US and Saudi officials are discussing the terms of a potential mutual defense treaty that would be similar to pacts the US has with South Korea and Japan, The New York Times reported on Tuesday.
The discussions are part of a US effort to broker a normalization deal between Saudi Arabia and Israel. Riyadh’s main demands for normalization is for stronger security guarantees from the US and help in establishing a nuclear program.
Unnamed US officials told the Times that Saudi Crown Prince Mohammed bin Salman regards a mutual defense agreement with the US “as the most important element in his talks with the Biden administration about Israel.”
Such an agreement would likely involve the US and Saudi Arabia pledging to provide military support if the other is attacked on Saudi territory or elsewhere in the Middle East. The comparison to the US pacts in East Asia suggests it could lead to a more robust US military presence in Saudi Arabia, as there are tens of thousands of US troops stationed in Japan and South Korea.
However, US officials told the Times that there are no serious discussions about establishing a large contingent of American troops in Saudi Arabia under the potential deal. According to a notification to Congress in June, there are currently about 2,700 US troops in the Kingdom.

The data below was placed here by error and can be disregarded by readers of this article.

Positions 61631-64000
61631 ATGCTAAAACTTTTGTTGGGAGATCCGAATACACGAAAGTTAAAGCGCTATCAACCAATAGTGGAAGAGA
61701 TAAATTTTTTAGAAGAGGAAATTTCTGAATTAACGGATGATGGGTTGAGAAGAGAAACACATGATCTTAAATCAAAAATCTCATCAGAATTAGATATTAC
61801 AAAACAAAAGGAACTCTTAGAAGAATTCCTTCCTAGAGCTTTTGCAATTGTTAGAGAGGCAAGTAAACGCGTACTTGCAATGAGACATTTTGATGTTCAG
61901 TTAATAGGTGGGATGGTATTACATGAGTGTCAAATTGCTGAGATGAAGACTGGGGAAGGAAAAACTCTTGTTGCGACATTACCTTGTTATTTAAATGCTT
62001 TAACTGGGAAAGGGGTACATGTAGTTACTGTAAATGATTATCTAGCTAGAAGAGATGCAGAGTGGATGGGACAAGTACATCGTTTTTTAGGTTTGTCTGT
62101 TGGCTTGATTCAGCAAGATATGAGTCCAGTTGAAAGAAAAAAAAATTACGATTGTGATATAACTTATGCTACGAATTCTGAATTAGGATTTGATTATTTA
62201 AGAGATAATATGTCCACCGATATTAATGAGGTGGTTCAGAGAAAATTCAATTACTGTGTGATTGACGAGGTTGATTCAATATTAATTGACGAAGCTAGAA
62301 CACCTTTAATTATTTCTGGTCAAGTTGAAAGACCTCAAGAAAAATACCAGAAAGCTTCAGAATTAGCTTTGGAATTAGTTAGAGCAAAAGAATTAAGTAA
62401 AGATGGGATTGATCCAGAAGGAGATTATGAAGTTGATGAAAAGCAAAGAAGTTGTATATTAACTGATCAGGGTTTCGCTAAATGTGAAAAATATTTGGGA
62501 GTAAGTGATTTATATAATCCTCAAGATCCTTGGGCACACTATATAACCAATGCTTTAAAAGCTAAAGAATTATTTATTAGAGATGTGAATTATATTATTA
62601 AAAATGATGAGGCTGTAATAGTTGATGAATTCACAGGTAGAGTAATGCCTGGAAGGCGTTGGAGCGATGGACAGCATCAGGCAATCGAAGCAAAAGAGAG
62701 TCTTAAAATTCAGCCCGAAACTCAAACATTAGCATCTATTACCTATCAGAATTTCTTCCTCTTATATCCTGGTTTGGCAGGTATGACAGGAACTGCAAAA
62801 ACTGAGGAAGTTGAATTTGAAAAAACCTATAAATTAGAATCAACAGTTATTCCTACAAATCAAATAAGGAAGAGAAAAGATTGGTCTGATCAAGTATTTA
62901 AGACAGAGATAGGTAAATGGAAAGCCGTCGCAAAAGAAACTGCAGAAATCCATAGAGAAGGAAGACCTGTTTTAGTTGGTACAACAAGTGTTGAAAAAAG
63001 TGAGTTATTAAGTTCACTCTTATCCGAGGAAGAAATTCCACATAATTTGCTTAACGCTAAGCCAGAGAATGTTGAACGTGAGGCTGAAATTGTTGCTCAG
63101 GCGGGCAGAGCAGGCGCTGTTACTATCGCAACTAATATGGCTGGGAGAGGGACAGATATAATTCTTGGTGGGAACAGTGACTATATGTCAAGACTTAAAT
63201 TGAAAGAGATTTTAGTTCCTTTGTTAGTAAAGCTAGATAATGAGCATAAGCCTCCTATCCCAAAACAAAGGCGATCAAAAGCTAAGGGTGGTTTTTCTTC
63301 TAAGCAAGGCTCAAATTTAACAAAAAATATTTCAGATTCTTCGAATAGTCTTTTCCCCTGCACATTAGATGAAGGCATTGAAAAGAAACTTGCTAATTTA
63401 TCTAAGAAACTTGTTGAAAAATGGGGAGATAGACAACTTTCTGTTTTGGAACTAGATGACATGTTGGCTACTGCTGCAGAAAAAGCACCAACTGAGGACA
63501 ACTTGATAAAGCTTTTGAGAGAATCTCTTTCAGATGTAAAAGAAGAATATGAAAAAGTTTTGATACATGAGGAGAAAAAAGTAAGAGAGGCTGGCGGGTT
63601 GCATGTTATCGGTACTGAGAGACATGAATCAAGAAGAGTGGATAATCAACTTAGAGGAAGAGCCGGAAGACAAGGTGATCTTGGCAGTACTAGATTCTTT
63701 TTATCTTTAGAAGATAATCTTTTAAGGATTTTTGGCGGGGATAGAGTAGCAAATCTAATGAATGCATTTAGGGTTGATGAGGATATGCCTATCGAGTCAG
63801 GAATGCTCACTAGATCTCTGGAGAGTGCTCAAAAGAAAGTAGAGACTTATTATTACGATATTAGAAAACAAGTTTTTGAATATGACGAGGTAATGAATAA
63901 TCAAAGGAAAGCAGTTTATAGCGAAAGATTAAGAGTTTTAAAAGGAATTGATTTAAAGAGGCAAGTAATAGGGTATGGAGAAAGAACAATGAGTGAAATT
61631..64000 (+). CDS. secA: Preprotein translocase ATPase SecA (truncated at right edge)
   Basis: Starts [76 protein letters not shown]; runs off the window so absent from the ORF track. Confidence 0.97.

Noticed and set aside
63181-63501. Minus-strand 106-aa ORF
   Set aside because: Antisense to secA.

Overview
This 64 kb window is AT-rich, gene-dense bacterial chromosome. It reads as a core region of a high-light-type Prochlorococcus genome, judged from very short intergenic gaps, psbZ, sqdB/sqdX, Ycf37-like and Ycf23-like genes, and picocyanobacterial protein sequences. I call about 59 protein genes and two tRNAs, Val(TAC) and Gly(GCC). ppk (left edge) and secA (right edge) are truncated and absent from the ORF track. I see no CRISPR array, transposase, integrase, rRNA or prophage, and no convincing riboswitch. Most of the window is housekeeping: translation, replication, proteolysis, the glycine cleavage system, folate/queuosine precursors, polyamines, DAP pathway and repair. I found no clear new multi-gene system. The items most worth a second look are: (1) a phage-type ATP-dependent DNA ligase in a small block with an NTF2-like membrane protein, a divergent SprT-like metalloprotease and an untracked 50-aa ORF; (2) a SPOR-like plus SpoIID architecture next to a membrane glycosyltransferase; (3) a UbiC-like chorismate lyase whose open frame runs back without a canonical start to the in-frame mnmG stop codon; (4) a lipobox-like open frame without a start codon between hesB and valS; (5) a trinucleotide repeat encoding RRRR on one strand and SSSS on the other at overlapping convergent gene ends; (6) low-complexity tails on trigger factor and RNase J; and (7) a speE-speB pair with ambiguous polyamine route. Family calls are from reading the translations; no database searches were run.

While the Saudis are making demands of the US as a condition for normalization with Israel, there are signs a deal likely won’t be reached anytime soon. Secretary of State Antony Blinken on Friday said a Saudi-Israeli normalization remains a “difficult proposition.” Two days later, the Saudi newspaper Elaph recently reported that Riyadh had pulled out of the negotiations, but the claim was denied by both the US and Israel.
If the US does pursue a mutual defense treaty with Saudi Arabia, it would risk escalating the war in Yemen, where a de facto ceasefire between the Saudis and the Houthis has been held since April 2022. There have been no Saudi airstrikes in Yemen or Houthi attacks inside Saudi Arabia, but a lasting peace deal or political settlement has not been signed, meaning the war could reignite.
The US-backed Saudi-led war on Yemen had a devastating toll on civilians due to the targeting of civilians and infrastructure and the blockade on the country, which has not been fully lifted. News of the Biden administration discussing the East Asia model for a Saudi mutual defense pact comes after a Human Rights Watch report said Saudi border forces killed hundreds of Ethiopian migrants.